Monday, January 3, 2011

For Weight Watchers Dieting has Always Been Social

Anyone interested in narrative marketing should look at the commercial weight loss industry, a fascinating business and can-do culture that promotes talking, sharing and success story testimonials. Weight Watchers International for example has a huge asset in its network of staff and members who delight in advocating the brand - holding themselves up as proof that the program works.

It’s no surprise that Weight Watchers embraces storytelling. The company began in the early 1960’s when founder Jean Nidetch, an overweight New York housewife, hosted weekly pep talks for her dieting friends. She discovered that talking about one's weight struggles and successes was highly motivating, and today millions around the world attend weekly community-based Weight Watchers meetings where sharing is integral to the program.

Of course the web has given rise to all kinds of online diets, and many incorporate peer support via social networks. Indeed Weight Watchers does, with its own private network for members supplemented by branded channels on Facebook, YouTube, and Twitter.  According to Mashable other dieting giants like Jenny Craig and Nutrisystem, and diet-friendly food brands, effectively use social networks, too.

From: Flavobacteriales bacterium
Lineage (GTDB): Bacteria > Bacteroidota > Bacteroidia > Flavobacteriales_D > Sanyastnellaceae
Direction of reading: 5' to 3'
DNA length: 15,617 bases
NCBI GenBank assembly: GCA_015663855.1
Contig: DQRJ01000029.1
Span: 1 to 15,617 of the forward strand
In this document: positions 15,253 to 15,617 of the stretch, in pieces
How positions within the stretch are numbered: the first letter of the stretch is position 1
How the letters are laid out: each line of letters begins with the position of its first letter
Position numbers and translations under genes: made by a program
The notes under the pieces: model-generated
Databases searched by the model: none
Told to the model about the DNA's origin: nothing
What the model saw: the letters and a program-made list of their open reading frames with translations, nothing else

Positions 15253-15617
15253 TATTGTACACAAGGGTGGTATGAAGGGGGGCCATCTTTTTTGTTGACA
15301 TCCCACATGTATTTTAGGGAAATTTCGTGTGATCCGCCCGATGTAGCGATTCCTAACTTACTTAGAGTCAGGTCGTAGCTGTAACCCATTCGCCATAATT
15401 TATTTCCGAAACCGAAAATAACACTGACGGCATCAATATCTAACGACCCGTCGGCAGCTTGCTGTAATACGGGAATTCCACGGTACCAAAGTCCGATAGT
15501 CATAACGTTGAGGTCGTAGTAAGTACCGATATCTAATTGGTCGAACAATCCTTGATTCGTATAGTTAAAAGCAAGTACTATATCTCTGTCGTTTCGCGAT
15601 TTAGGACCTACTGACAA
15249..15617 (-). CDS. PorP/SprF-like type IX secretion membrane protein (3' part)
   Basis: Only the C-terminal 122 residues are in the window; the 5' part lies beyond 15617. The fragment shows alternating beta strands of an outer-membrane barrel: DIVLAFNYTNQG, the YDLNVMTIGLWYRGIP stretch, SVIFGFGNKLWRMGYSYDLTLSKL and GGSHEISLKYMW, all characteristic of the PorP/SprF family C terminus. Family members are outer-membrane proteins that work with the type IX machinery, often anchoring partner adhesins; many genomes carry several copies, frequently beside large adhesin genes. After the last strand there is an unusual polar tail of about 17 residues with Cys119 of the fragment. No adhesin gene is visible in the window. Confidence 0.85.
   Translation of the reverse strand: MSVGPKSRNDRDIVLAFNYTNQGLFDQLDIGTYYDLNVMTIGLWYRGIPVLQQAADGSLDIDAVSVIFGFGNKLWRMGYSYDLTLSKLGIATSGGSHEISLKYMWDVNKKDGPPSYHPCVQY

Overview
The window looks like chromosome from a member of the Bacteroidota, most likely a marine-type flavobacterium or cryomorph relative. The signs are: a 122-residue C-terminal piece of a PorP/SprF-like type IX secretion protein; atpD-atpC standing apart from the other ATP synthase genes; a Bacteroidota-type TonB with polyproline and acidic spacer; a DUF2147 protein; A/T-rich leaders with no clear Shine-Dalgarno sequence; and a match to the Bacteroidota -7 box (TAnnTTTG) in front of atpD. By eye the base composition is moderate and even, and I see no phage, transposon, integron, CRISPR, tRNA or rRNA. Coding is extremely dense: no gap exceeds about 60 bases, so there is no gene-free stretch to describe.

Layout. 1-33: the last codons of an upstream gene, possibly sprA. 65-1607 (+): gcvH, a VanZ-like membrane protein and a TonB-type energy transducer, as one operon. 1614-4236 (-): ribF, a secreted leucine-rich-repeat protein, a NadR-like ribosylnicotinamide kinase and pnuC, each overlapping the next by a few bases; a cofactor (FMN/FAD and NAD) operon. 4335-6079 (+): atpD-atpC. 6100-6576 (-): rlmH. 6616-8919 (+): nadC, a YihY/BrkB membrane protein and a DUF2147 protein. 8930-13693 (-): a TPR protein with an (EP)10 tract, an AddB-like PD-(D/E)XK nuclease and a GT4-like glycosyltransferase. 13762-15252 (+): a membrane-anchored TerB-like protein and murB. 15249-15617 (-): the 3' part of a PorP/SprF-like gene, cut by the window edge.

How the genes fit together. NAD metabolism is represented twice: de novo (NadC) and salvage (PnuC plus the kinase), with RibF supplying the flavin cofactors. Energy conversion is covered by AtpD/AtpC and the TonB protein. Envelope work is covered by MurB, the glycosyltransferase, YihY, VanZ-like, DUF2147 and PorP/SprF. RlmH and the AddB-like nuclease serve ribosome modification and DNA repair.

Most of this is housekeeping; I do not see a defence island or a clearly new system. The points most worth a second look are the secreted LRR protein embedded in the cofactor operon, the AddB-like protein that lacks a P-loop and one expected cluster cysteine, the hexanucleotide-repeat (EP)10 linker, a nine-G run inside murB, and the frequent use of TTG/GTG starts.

Each brand is anchored in its own brand story - Weight Watchers USP is its proprietary POINTS System. But the commercial story is secondary to the millions of very real, truly engaging, utterly inspiring member stories that continually encourage fellow members to succeed while (quite organically) helping promote the superbly managed brand. 

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